Radim was very professional and knowledgeable in what he does. His writing skills are excellent and his explanations are clear and precise. He aided me to recreate my resume and made the process seem simple. If you need any help writing I would recommend Radim.
In most cases, tutors gain approval in a subject by passing a proficiency exam. For some subject areas, like music and art, tutors submit written requests to demonstrate their proficiency to potential students. If a tutor is interested but not yet approved in a subject, the subject will appear in non-bold font. Tutors need to be approved in a subject prior to beginning lessons.
History, and especially American History, underpins and contextualizes much of the field of international relations, in which I have specialized. From receiving the top grades on the AP US History and IB History of the Americas exams in high school to teaching case studies from recent US history in college, I am perfectly comfortable tutoring in this subject. Most importantly, when tutoring a history subject, the tutor's job is to help the student contextualize, analyze and understand historical trends, rather than tell them on what day George Washington crossed the Delaware. When I tutor APUSH, my focus is on helping the student connect the dots, develop their own thinking and understanding of the facts, and write about the subject persuasively and authoritatively.
A number of experiences contribute to my overall mastery of English and my ability to successfully tutor others in it. I am certified to teach ESL, and my specialization has always been on advanced English teaching, which is of relevance to native speakers as well. I received a 770/800 on the English portion of the SAT, and 5's on the AP courses for English and English Lit. With six years of combined Editor-in-Chief experience and a record as a published author of articles (academic and professional), a book chapter, an edited volume and soon to be a published book, I am adept at tutoring others in English.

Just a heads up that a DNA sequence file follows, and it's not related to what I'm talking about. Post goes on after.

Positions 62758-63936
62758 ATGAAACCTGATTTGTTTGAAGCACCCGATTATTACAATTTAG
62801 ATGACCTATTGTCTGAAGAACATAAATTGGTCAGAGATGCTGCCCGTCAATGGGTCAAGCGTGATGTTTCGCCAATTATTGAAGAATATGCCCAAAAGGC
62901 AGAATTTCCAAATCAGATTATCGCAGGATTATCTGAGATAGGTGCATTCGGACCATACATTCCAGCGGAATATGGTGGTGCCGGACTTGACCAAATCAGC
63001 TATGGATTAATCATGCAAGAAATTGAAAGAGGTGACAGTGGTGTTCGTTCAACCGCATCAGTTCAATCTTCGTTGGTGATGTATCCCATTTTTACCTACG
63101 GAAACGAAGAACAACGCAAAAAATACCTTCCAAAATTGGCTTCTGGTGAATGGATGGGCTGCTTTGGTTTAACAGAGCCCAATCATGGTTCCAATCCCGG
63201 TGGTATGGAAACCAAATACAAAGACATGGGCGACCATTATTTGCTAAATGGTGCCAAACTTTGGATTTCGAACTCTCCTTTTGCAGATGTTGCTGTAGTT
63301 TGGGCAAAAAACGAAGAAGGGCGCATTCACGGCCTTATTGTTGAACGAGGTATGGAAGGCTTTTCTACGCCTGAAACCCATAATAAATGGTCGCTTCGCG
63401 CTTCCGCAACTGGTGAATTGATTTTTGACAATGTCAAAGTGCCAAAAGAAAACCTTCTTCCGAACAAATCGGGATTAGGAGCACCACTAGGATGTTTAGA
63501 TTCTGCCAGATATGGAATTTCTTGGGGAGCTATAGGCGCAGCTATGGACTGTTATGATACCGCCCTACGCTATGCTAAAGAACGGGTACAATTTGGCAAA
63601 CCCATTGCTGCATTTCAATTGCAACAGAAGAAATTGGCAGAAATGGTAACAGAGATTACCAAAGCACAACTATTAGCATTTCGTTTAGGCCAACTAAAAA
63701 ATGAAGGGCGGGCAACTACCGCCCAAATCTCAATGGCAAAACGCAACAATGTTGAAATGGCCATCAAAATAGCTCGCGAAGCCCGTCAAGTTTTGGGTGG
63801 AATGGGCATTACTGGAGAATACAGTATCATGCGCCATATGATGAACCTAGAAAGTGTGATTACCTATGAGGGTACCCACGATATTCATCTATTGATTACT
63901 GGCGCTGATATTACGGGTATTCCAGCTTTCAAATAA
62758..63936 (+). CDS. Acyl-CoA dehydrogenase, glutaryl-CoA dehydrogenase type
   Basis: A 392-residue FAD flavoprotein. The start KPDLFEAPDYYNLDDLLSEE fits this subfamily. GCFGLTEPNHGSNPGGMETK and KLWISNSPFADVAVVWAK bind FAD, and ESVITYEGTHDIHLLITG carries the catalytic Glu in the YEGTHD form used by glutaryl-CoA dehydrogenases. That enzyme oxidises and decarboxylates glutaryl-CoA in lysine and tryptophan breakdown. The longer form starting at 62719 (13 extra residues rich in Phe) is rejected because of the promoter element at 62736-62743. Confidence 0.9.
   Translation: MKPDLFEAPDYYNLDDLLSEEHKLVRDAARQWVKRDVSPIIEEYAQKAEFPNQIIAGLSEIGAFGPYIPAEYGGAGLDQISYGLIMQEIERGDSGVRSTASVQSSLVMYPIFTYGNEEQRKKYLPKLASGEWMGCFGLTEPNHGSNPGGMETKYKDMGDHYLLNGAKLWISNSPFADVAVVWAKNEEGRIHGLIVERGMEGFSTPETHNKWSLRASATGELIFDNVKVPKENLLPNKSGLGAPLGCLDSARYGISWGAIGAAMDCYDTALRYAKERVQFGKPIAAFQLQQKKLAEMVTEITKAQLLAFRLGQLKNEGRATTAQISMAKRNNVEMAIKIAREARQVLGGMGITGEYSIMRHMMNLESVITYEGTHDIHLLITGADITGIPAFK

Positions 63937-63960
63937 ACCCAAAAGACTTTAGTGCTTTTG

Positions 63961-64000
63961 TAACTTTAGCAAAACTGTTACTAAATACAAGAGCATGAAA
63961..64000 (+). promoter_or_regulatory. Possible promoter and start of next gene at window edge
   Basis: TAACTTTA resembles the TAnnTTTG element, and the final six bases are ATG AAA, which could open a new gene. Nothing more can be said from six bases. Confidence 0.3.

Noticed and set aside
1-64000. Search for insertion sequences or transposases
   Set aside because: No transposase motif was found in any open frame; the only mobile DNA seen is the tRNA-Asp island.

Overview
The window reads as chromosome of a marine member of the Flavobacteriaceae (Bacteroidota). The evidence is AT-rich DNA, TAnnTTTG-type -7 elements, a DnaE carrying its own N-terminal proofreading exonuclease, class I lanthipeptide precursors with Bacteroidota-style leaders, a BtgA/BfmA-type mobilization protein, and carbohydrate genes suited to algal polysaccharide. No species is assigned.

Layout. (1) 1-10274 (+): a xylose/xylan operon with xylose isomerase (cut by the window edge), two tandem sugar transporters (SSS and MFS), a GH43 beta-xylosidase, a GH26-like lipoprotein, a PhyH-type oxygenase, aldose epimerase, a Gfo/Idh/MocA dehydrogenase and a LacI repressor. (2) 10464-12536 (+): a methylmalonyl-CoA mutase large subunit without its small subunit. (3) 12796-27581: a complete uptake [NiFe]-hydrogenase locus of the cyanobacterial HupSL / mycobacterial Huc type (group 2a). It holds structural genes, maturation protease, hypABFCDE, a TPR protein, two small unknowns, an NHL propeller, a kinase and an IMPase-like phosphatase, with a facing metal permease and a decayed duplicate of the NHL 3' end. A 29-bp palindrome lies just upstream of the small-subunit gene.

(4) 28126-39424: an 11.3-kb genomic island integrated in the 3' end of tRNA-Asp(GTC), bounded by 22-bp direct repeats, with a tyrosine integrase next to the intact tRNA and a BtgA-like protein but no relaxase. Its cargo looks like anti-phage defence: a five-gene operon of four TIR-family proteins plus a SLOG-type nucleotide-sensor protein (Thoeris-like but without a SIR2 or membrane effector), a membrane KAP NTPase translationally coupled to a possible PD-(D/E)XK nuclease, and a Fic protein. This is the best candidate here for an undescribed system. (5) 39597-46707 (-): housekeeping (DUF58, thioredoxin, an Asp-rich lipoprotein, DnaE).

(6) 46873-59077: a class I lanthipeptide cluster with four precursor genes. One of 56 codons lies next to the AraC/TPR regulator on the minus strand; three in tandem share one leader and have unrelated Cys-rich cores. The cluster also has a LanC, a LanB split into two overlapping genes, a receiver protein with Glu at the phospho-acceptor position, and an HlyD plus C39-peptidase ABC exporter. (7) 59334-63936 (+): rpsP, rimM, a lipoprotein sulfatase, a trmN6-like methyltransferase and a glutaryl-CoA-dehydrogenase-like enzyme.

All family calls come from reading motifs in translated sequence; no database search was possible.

European history is a topic close to my heart. Aside from being the youngest person at my high school to take the AP course (in sophomore year) and having received a 5 on the test, I have made European studies my specialization throughout my graduate education. My undergraduate thesis was on Europe, I possess a degree in European law, and my PhD is about the European Union. Each of these qualifications is rooted in a study of European history, and I have taught courses on world intellectual history, which were, perhaps unsurprisingly, Eurocentric. I am well-grounded in the subject, have lived over half of my life in Europe, and am an area specialist in the field.
Aside from having passed the AP test with a five, I am a political scientist by training. My entire university education has been in political science, international relations and international law. I specialize in US-EU relations, and as all international scholars in the United States, that comes with a strong background in US government and politics. Moreover, I have a comparative and international appreciation of the field, which allows me to see it in a wider context. As an educator, I teach introductory political science courses, and through my Editorships, have worked primarily with students of political science and international relations. It is a field I am perhaps the most comfortable with in terms of its substance.